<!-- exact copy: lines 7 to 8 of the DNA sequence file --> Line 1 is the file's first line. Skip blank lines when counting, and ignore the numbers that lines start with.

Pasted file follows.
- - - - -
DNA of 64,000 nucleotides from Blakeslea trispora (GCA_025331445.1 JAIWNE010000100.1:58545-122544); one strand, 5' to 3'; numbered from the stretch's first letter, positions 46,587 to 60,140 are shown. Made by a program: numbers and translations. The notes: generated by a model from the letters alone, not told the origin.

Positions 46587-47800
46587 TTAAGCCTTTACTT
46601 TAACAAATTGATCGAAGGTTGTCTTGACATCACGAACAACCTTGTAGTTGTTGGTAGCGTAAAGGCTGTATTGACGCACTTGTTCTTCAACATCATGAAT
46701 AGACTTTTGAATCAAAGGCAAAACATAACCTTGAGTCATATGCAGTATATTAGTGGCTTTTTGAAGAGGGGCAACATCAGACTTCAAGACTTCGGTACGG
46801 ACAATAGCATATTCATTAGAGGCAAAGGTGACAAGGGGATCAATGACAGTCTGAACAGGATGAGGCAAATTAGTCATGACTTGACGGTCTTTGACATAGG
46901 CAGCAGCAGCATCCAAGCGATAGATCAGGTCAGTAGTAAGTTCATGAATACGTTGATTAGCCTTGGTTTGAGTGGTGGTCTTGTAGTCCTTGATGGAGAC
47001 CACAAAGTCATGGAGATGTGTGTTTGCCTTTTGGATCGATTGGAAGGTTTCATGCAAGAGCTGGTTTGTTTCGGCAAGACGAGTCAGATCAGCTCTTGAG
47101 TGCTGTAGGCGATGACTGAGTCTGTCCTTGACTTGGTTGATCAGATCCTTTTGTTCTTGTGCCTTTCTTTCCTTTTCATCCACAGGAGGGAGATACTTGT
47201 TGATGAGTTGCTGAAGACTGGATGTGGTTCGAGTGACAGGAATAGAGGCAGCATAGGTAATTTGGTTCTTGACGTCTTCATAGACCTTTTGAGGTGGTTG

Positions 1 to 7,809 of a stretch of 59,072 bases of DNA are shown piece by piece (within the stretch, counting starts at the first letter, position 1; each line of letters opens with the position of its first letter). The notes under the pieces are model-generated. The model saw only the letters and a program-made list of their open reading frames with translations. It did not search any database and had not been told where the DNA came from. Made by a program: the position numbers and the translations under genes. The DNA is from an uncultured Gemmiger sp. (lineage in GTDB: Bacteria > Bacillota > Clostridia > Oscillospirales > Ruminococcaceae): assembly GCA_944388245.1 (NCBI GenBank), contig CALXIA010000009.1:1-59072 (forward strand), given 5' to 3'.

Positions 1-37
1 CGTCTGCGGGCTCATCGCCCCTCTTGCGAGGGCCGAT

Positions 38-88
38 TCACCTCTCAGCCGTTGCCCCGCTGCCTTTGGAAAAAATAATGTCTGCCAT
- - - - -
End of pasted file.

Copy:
46901 CAGCAGCAGCATCCAAGCGATAGATCAGGTCAGTAGTAAGTTCATGAATACGTTGATTAGCCTTGGTTTGAGTGGTGGTCTTGTAGTCCTTGATGGAGAC
47001 CACAAAGTCATGGAGATGTGTGTTTGCCTTTTGGATCGATTGGAAGGTTTCATGCAAGAGCTGGTTTGTTTCGGCAAGACGAGTCAGATCAGCTCTTGAG